Love it or hate it -- and there are plenty who will fall into both camps -- Gabriel Over the White House is an unbelievable viewing experience, with the word "unbelievable" very carefully chosen. This is one of those films that you watch with your mouth constantly falling open in wonder at what you're seeing on the screen. Not visually, mind you, for there's not much in Gabriel that is of particular visual inventiveness; it's the audacity of the filmmakers in creating a picture like this that makes one watch in fascination. That audacity counts for a lot, for much of the screenplay of Gabriel is clunky and mechanical. The plot, as one might gather, is simply incredible, and it's presented in a kind of simplistic connect-the-dots manner (which, though it doesn't give the film any points for subtlety, does add to its undeniable power.) A person's reaction to Gabriel will ultimately depend on whether s/he can buy its premise that a dictatorship that destroys everything America is founded on is A-ok, so long as the dictator is a "good" one. But even those who have some trouble with this dubious premise should be swept along by Walter Huston's stunning, mesmerizing performance. His work here is among his finest, and it's to his credit that he makes the crackpot theories expounded herein come across as almost acceptable. Gregory LaCava's direction is spirited and he gives the impression of believing in the material -- which is essential in this case.
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In 1933, at the height of the bleakness and desperation of the Depression, MGM released this genuine curiosity piece -- directed by comedy (!) director Gregory La Cava -- concerning a Warren G. Harding-like partisan hand-shaker President of the United States who, after seeing a vision, revokes the Constitution, becomes a reigning dictator, and solves all of the nation's problems. Walter Huston plays Judson Hammond, recently elected President of the United States, who treats his elected office as a joke and acts as a dispenser of Party favors. But after an automobile accident, he sees the Archangel Gabriel, who inspires him to declare himself dictator. His first line of business after his conversion is to fire his Cabinet. This leads to impeachment proceedings, but Hammond enters the Senate chamber and takes over the Congress. He then tackles unemployment by meeting with John Bronson (David Landau), the leader of masses of marching unemployed men. When gangster Nick Diamond (Henry C. Gordon) and his goons assassinate Bronson, Hammond uses his brown-shirted storm troopers to blast their way into Diamond's headquarters and blow him away. The President then intimidates the leaders of countries that owe money to the United States to pay their debts then forces them to disarm and pledge world peace. Hammond rapidly becomes the most popular fascist President in United States history.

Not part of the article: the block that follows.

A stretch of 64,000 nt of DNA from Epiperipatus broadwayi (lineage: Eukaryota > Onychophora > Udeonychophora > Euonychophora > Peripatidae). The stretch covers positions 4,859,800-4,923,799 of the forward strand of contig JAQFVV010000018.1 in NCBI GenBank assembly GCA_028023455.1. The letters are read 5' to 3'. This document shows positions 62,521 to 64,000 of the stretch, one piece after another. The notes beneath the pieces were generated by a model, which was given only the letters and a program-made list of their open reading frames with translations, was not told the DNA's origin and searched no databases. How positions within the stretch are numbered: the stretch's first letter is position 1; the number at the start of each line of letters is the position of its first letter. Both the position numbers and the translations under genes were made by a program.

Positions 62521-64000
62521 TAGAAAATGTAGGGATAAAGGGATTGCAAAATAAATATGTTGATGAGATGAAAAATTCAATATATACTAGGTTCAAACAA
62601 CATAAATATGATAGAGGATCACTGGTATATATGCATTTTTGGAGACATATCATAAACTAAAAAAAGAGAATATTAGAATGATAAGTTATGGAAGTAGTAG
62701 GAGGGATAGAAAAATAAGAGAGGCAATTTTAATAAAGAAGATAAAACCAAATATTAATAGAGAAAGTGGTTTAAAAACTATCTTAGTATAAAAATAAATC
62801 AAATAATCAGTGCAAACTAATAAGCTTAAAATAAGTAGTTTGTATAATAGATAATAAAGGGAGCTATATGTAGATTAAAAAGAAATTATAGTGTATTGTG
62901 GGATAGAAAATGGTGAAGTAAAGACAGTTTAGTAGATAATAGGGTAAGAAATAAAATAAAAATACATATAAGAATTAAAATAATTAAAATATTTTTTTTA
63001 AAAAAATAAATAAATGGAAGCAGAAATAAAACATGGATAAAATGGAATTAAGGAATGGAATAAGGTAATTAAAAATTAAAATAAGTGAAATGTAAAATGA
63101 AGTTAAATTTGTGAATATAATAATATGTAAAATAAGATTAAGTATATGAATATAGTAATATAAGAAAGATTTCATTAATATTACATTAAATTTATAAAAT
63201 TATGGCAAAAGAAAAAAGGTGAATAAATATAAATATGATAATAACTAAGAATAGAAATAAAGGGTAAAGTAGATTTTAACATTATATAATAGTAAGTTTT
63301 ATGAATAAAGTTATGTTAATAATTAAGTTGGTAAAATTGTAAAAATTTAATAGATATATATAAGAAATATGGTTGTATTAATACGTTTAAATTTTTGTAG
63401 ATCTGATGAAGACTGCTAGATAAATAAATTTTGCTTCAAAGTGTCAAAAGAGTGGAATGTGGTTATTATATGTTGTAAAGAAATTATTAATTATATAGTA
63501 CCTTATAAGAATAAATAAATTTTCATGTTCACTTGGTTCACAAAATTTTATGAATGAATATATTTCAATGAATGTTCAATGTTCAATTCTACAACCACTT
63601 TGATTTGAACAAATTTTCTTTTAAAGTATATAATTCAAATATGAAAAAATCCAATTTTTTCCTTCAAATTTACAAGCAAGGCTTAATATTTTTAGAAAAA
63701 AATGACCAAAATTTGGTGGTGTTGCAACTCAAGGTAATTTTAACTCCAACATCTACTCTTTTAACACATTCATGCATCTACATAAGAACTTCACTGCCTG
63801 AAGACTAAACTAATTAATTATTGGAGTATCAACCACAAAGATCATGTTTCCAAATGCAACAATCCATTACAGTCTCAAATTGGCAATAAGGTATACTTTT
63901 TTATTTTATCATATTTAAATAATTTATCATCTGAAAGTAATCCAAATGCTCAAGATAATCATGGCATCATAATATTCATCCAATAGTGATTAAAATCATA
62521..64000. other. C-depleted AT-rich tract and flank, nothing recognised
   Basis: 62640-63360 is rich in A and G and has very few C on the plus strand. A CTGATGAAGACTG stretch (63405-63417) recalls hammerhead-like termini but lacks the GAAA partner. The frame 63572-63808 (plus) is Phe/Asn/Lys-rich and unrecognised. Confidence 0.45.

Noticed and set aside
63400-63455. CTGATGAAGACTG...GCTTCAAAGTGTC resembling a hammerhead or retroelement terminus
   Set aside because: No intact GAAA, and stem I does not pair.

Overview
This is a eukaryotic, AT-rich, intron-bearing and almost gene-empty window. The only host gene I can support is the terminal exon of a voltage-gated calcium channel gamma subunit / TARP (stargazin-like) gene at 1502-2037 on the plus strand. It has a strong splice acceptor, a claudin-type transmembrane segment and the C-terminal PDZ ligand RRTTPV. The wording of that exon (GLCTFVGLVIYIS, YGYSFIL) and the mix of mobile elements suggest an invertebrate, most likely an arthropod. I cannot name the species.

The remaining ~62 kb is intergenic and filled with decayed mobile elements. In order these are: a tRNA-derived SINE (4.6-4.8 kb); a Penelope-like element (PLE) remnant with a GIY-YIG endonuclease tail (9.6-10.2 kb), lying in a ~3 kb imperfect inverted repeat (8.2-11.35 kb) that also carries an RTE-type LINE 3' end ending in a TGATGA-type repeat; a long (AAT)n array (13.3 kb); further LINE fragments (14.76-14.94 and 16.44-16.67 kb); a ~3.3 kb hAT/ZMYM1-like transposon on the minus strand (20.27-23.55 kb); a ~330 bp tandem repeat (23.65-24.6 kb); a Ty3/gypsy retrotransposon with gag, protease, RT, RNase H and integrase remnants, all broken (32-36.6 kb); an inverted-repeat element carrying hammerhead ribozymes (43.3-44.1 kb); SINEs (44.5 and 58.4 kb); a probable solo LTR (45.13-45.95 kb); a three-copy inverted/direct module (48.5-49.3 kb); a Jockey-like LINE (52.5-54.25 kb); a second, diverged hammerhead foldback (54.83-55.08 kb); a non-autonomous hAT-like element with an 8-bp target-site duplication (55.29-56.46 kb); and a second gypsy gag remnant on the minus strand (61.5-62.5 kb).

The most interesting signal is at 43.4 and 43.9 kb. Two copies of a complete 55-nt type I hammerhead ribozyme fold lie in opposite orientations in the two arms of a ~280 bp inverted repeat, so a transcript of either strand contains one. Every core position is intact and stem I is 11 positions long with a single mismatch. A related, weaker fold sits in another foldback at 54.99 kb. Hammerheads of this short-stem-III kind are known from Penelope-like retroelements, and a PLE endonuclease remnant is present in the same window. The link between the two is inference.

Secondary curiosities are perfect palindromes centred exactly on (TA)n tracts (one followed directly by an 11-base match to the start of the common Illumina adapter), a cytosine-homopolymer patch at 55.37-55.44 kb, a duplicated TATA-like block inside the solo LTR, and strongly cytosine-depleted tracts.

All Movie Guide - Craig Butler
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